Nailsea cats poisoned by anti-freeze

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By Carol_Deacon | Sunday, January 01, 2012, 10:06

TWO concerned Nailsea women have raised the alarm after their much-loved cats died from drinking anti-freeze.

This month Sandi MacDonald, of Union Street, lost her beloved female pet Sid, a four-year-old tortoise shell, after drinking the poisonous liquid.

And just a few weeks earlier a beautiful two-year-old black cat called Wolfgang, who was owned by her friend Melanie Carey, of North Street, had suffered the same dreadful fate.

Golden Valley Vets clinical director David Holmes treated both animals.

He said: "We are 95 per cent confident the cats died from anti-freeze poisoning.

"What we don't know is whether there was any malicious intent or someone is being careless and leaving it where cats have access like a garage with an open door.

"Last winter there was a problem at Clevedon in the Strode Road area and that was deemed to have been malicious and previously we heard about six to eight cats being affected in Weston-super-Mare.

"It would make more sense if anti-freeze wasn't so palpable but it is very sweet and cats like it.

"If it could be made non-poisonous without affecting the function of the anti-freeze this would be great."

Sadly Sid was the mother of one of the kittens who died in Clevedon.

Sandi, aged 53, who runs the secondhand designer shop called Beautiful in Nailsea High Street, was mortified at the loss of her cat which she named after her late father.

After ingesting antifreeze, cats can suffer horrible symptoms including vomiting and seizures. The animals appear drunk and sleepy and have an increased breathing rate.

They will also often try to drink more fluids.

However, if anti-freeze poisoning is diagnosed within the first few hours there is an antidote but for Sid and Wolfgang they were too ill when they arrived at the veterinary hospital.

Initially both Sandi and Melanie, 38, a French-Canadian actor/model, thought their cats had suffered some sort of trauma when blood tests revealed the real reason it was too late and in both cases the decision was taken to put the cats to sleep.

Sandi said: "There wasn't going to be any miraculous recovery and we had to accept that Sid wasn't going to get better."

When Wolfgang first got ill he ran off and Melanie combed the area looking for him before he crawled home on his own accord.

She said: "It sucks that he suffered for days because we didn't know what was wrong.

"I have no children, I haven't been able to have any and my first cat was knocked down out the front so this is my second cat I have lost in three years.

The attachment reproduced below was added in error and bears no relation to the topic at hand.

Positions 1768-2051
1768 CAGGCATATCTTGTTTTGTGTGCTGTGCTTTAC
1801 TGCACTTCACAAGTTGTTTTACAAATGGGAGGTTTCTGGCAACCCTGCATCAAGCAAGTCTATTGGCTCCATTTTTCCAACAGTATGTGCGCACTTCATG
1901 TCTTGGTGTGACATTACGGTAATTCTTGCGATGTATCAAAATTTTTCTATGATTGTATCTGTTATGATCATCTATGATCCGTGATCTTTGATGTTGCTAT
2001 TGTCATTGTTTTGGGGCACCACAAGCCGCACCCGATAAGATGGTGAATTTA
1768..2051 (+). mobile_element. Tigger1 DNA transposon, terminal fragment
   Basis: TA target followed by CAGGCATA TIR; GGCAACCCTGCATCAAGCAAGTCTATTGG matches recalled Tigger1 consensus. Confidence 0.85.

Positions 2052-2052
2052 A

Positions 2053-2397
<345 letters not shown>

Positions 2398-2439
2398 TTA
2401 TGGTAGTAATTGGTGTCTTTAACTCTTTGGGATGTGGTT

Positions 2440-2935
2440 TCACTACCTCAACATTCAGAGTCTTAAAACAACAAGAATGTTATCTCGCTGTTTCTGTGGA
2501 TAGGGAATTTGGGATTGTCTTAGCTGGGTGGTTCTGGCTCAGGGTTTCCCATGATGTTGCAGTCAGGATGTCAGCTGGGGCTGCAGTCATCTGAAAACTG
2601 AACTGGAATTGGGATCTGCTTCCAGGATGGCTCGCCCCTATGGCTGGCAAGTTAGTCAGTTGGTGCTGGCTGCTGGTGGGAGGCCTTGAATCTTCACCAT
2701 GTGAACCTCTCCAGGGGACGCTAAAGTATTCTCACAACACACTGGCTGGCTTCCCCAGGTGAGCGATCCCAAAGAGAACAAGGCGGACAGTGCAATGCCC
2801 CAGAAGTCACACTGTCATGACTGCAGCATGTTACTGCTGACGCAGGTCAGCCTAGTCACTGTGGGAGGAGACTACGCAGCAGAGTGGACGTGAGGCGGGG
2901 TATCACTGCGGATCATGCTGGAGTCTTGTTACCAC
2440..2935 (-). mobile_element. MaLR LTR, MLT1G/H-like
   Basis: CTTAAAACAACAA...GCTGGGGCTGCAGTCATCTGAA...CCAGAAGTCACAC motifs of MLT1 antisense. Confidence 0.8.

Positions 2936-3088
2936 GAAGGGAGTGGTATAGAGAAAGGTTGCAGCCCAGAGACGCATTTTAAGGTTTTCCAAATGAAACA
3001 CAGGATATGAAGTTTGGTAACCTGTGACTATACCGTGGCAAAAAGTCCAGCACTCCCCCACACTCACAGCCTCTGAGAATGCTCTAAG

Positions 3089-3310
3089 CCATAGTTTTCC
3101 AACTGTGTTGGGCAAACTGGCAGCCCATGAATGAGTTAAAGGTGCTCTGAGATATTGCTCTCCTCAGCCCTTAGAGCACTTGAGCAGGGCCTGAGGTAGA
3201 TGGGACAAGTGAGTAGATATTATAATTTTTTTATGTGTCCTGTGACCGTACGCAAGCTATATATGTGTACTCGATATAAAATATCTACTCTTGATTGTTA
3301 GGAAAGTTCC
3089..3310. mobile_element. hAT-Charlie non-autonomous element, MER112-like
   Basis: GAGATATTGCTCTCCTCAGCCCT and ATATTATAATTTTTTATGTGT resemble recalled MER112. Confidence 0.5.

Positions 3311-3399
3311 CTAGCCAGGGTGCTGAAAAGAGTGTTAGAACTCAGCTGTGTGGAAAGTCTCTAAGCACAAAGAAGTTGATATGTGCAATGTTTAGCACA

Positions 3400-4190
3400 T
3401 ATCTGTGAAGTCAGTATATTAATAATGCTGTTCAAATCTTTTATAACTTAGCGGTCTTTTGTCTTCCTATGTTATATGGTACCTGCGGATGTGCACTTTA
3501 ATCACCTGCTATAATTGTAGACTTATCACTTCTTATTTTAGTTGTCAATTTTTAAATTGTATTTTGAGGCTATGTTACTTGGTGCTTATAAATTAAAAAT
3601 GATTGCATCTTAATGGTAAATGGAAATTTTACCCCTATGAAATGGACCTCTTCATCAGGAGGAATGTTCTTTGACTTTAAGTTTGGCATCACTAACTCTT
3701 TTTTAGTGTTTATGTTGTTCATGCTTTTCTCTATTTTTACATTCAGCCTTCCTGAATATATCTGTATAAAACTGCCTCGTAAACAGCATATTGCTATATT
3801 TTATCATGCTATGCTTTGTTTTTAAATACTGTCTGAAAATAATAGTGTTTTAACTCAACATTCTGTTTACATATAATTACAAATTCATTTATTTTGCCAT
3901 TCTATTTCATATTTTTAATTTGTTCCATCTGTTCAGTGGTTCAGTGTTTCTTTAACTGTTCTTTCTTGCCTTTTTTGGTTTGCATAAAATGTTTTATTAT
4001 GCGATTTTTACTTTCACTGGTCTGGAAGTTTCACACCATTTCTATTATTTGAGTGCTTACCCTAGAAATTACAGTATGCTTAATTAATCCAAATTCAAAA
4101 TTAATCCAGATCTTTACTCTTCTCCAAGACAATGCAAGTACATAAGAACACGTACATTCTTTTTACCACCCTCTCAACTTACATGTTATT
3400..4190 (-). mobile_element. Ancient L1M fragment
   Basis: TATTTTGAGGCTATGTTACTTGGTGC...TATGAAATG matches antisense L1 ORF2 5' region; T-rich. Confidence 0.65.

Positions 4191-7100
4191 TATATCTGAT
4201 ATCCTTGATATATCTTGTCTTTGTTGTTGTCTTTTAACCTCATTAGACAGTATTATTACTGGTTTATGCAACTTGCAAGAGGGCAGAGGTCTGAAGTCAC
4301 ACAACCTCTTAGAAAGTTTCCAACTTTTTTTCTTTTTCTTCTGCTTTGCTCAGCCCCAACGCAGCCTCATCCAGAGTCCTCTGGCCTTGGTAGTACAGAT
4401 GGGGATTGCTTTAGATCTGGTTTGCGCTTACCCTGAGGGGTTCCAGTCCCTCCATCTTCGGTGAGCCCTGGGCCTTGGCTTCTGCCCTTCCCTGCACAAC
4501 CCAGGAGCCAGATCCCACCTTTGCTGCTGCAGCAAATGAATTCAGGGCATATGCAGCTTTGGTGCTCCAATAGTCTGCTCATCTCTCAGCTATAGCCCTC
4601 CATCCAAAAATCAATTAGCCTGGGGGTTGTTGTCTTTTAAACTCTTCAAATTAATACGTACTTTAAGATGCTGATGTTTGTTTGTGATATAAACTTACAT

"And this was my baby and I am still struggling.

Sandi said: "Despite the heartache we know we have to do something to warn others.

"Whether the cats are being poisoned deliberately or not is the 64 million dollar question.

"But we would like to start a campaign calling on all manufacturers to add an ingredient to anti-freeze making it unpalatable for animals and keep our pets safe."

There already is a UK manufacturer, Comma Oil & Chemicals based in Kent, which has done this.

All of its antifreeze coolant products have a 'bittering agent' added.

This bittering agent evokes an almost immediate gagging reaction in the animal – or person – that has swallowed it, preventing them from fully ingesting the substance and effectively avoiding being poisoned.

Marketing programme manager David Cooper said: "Comma prides itself on an ethos of safety – not just for ourselves, but also our customers.

"Adding the bittering agent benefits both humans and animals. 

"One way to help avoid such sad incidents occurring is to choose or ask a service mechanic to use an antifreeze coolant that contains bittering agent."

The RSPCA deals with hundreds of cases of antifreeze poisoning annually.

A spokesman said: "There is currently no legislation to make such additives a requirement.

"There is also no law governing how people should dispose of antifreeze when it is used domestically.

"The public should take extra care when using antifreeze to avoid spillages or leaks as cats could be lapping it up, either neat or when water coolant leaks from car radiators.

"Left over antifreeze and water coolant should also be disposed responsibly.

"The safest way is to take it in a suitable container to a council refuse site which should have facilities for disposing of hazardous fluids.

"There are concerns that cases of antifreeze poisoning could be deliberate.

"Under the Animal Welfare Act, those found guilty of causing unnecessary suffering face a £20,000 fine and/or six months in prison."

      

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